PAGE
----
“Skhidna Brama” bookstore opened in Luhansk to the 199th anniversary of Taras Shevchenko’s birth. This was the initiative of the former leader of Luhansk “Svoboda” Party Dmytro Sniehiriov.
The bookstore will have a large assortment: books (from dictionaries to fiction), audio products (CDs of Ukrainian music and Ukrainian audiobooks), clothes with national symbols, and souvenirs. The suppliers of book products to Luhansk bookstore will be the publishing house “Folio,” chain of bookstores “Ye,” and “Nash Format” Agency (direct agreement has been signed already). Soon books from The Day’s Library series will be available there too.
The Day’s editor-in-chief Larysa Ivshyna shared good news on her Facebook page and also added that books from The Day’s Library series, that have long found their place on the shelves of bookstores in Kyiv, Lviv, and other Ukrainian cities, will soon be available at the Luhansk bookstore. These books also present some kind of coordinates of cultural intersections. They have been actively discussed at universities, including the meetings of the Discussion Club in Ivan Franko Lviv National University and the National University Ostroh Academy. Now they will appear in Luhansk and such discussions can be held on a wider scale with new points of view.
The post made by Larysa Ivshyna on Facebook caused a lively discussion. Taras Prokopyshyn, one of the organizers of the “street university” in Lviv (read more on this in the article “Supermarkets of Knowledge” published in The Day issues No.70 from November 15, 2012), suggested The Day to become a book partner for youth educational initiatives. Again the intellectual theories have crossed.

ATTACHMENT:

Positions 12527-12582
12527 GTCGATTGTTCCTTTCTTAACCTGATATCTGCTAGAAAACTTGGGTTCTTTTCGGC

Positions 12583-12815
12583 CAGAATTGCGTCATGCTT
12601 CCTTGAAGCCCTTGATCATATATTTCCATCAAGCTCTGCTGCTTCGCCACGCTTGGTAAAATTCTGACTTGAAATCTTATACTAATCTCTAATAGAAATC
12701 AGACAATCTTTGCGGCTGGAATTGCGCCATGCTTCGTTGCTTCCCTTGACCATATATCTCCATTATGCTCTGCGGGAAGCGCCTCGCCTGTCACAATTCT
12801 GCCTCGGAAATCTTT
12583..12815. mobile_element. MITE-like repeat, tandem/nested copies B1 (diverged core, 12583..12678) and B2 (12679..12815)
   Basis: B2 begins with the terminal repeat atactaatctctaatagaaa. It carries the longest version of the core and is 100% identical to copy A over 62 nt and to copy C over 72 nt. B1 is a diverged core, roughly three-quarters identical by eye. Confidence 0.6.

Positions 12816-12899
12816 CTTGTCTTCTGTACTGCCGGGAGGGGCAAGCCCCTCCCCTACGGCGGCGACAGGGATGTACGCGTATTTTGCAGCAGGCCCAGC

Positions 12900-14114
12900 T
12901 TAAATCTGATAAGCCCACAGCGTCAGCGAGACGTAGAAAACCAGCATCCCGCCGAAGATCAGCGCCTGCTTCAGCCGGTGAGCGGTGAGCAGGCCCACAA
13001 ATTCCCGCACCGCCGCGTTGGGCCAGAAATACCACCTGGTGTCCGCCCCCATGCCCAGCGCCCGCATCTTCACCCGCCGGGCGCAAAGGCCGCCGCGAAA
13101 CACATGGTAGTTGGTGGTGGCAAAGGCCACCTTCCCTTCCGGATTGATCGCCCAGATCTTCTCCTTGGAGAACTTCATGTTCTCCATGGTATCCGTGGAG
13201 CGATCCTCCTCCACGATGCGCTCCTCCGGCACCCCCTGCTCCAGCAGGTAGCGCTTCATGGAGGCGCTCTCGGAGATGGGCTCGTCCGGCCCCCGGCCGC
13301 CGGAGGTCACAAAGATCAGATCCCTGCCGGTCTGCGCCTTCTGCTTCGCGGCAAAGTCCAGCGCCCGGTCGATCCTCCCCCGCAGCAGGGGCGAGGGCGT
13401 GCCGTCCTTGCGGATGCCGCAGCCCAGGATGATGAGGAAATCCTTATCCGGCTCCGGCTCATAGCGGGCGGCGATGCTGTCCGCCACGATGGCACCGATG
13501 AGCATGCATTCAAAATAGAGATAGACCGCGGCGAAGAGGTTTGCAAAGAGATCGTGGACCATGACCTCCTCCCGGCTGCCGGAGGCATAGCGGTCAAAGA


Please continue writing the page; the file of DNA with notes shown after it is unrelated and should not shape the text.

“In my understanding an ‘intellectual theory’ is a kind of ‘the third place’ that was studied by American sociologist Ray Oldenburg. Unlike the first place (home) and the second place (work), the third place is a place of informal communication, self development, and simply a place for having nice time with friends and like-minded people. Such ‘intellectual spots’ are great places for the creation of new ideas and implementing creative projects. Cafes, art institutions, libraries, bookstores, and various clubs can become such spots. Interdisciplinarity is the thing of the future, that’s why I am certain that one way or another events and projects of ‘intellectual spots’ will increasingly coincide. Thus, together with friends we create educational ‘third places’ – ‘Street University’ and ‘Educational Lab,’” Taras Prokopyshyn told The Day. In his opinion, the opening of a Ukrainian bookstore in Luhansk is “a good example of social demand for ‘intellectual spots.’” “I am glad that patriotic ‘third places’ are being formed in the east too. I am sure that such informal format is a key to historical (and not only) understanding between people,” concluded Prokopyshyn.
Sniehiriov assured that he has already had experience in spreading Ukrainian books. Several years ago he tried to open three libraries in the region: in Rovenky, Severodonetsk, and in Luhansk. “However, this campaign ended very sadly: libraries outside Luhansk were almost immediately plundered. And this experience inspired us to open a bookstore,” said the organizer.
“Skhidna Brama” is more than just a store. According to the organizer’s plan, the bookstore has to become a cultural center for Luhansk residents who speak Ukrainian. There will be a book-crossing spot and a video room. Besides, the organizer plans to host exhibitions of folk craftsmen from Luhansk region and meetings with Ukrainian writers. The organizer of the bookstore told at the opening that soon Stanislav Fedorchuk, author of the book Hypocrisy Dismantling, and poetess Tetiana Kovalenko will be the guests of “Skhidna Brama.”
“The place should operate not only as a bookstore, it should also fulfill a certain educational mission, present direct communication of readers with book authors. It is a common European experience. We only introduce it in Luhansk region,” said Sniehiriov.
The enthusiast from Luhansk hopes for the state support. “Opening of a Russian bookstore [there are two of such stores in Luhansk. – Author] has been financed from abroad, straight by the government of the Russian Federation because for them Russia ends where the Russian word ends. It would be great if our government could adopt this principle too,” said Sniehiriov.